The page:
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Deadline Could Drive Lean Processes for Medical Device Sector

POSTED 04/25/2016

 | By: Winn Hardin, Contributing Editor

As a September deadline looms for companies across the medical device sector to meet federal standards first promulgated in 2013, concerns are rising that some firms may have waited too long to fully comply.

The rules are the latest phase of a multi-step mandate by the U.S. Food and Drug Administration (FDA) that establish a unique device identification (UDI) system to label and track medical devices through distribution and use.

In sum, the FDA rule requires device labelers to include a UDI on device labels and packages. Each UDI must be provided in a plain-text version and in a form that uses automatic identification and data capture (AIDC) technology. The UDI also must be directly marked on a device that is intended for more than one use.

“We see companies scrambling to catch up to meet the deadline for Class 3 devices,” says Brian Clark, Global Business Development Manager, Packaging at Microscan (Renton, Washington). “We don’t think this deadline will be pushed back as has happened with other deadlines.”

Equally challenging may be the paradigm shift that many medical device supply companies face as they move their organizations to embrace automating what had been largely manual processes.

“We have seen a lack of expertise in selecting solutions,” says Dan Hare, vice president of sales at Matrix Systems & Solutions (Sanborn, New York). In particular, many medical device suppliers have not taken a broad enough approach to comply with the regulations. Knowledge silos may keep a company from fully realizing the potential benefits that UDI may offer. For example, an IT staffer may understand her company’s network issues but may know little about the label validation process. The upshot, Hare explains, is that “piecemeal solutions” are being implemented and may result in errors and even product recalls.

“Data entry is manual and processes often rely on tribal knowledge,” he says. What’s more, the opportunity that UDI offers to “lean-up inefficient processes” may not be fully realized.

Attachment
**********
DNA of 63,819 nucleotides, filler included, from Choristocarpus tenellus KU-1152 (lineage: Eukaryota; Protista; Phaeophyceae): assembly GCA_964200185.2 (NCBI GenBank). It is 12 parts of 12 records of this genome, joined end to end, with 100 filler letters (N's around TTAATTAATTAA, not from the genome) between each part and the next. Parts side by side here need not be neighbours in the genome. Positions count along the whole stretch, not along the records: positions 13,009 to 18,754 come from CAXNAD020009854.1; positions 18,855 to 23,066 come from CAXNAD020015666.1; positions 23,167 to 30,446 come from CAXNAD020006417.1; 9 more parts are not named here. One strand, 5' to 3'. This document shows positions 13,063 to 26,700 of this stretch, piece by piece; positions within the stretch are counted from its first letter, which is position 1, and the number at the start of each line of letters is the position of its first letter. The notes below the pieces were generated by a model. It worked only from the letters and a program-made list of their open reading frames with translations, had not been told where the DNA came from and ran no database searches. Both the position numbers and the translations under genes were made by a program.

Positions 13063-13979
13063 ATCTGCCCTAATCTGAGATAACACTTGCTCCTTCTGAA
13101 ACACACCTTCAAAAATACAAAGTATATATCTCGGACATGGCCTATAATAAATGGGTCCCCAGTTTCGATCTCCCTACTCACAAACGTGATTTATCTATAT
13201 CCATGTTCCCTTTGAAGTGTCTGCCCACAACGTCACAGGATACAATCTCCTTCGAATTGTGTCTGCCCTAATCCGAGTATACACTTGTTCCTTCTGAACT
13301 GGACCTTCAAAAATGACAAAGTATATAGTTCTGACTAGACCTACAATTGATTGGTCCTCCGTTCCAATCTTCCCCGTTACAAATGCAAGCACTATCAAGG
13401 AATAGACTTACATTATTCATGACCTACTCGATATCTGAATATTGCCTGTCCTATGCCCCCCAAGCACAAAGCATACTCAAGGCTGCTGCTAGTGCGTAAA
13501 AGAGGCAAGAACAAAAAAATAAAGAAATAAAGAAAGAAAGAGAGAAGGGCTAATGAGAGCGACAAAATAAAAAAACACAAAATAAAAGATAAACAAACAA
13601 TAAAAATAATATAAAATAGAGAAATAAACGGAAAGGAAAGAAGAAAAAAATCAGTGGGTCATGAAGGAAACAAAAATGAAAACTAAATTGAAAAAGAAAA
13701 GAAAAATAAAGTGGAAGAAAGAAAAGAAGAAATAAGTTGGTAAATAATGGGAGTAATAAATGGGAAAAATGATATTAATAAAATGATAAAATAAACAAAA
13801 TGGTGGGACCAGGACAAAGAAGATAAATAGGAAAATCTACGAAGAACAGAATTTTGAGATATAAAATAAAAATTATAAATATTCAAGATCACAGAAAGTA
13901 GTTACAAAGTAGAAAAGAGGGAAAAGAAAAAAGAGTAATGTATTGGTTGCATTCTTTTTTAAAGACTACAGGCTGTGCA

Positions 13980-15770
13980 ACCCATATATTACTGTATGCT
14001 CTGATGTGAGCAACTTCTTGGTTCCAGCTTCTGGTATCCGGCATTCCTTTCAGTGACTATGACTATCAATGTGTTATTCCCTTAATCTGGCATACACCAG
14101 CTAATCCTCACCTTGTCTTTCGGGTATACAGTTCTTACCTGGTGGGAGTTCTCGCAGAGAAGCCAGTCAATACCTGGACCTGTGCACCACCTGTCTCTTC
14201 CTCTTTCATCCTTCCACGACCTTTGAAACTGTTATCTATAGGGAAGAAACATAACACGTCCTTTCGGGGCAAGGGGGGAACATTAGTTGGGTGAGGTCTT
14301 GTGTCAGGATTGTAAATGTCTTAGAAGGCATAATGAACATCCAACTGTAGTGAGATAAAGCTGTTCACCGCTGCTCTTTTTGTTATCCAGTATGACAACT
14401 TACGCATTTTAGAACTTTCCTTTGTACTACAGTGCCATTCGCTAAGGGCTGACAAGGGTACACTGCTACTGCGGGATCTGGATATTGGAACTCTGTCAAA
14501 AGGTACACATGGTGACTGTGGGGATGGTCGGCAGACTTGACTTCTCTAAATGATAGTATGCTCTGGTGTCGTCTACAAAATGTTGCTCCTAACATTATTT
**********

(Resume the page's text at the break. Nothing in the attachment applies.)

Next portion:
Matrix has teamed up with Datalogic Automation (Bloomington, Minnesota) to develop and deploy software that ultimately can tie together the enterprise and better enable process efficiencies.

“What I see in the market are people starting to conform,” says Mark Kremer, vice president, Machine Vision & Laser Marking at Datalogic. Even so, “there’s a big gap in understanding how to take that data and sort the database and work vertically upward to conform.”

Datalogic has “come a long way” toward integrating the “locate, read, mark and validate” process for the medical device sector, Kremer says. “That’s the basis for our solution and we can have all different kinds of modules from that. Four years ago we added laser marking and we’re realizing the fruits of that.”

The ability of any manufacturer to go away from dot ink is something that’s important to UDI, he says. That includes marking and tracking the use and reuse of devices from the manufacturer “all the way out to the patient all the way out to the asset management of a hospital.”

For Microscan, the September UDI deadline is a major business driver that has “impacted our business in a positive way,” says Clark. The company is going to market with products acquired in August 2015 through the acquisition of Label Vision Systems. The company has three basic offerings for the sector: inline high-speed vision systems, inline thermal printed label inspection and verification, and offline with manual verification..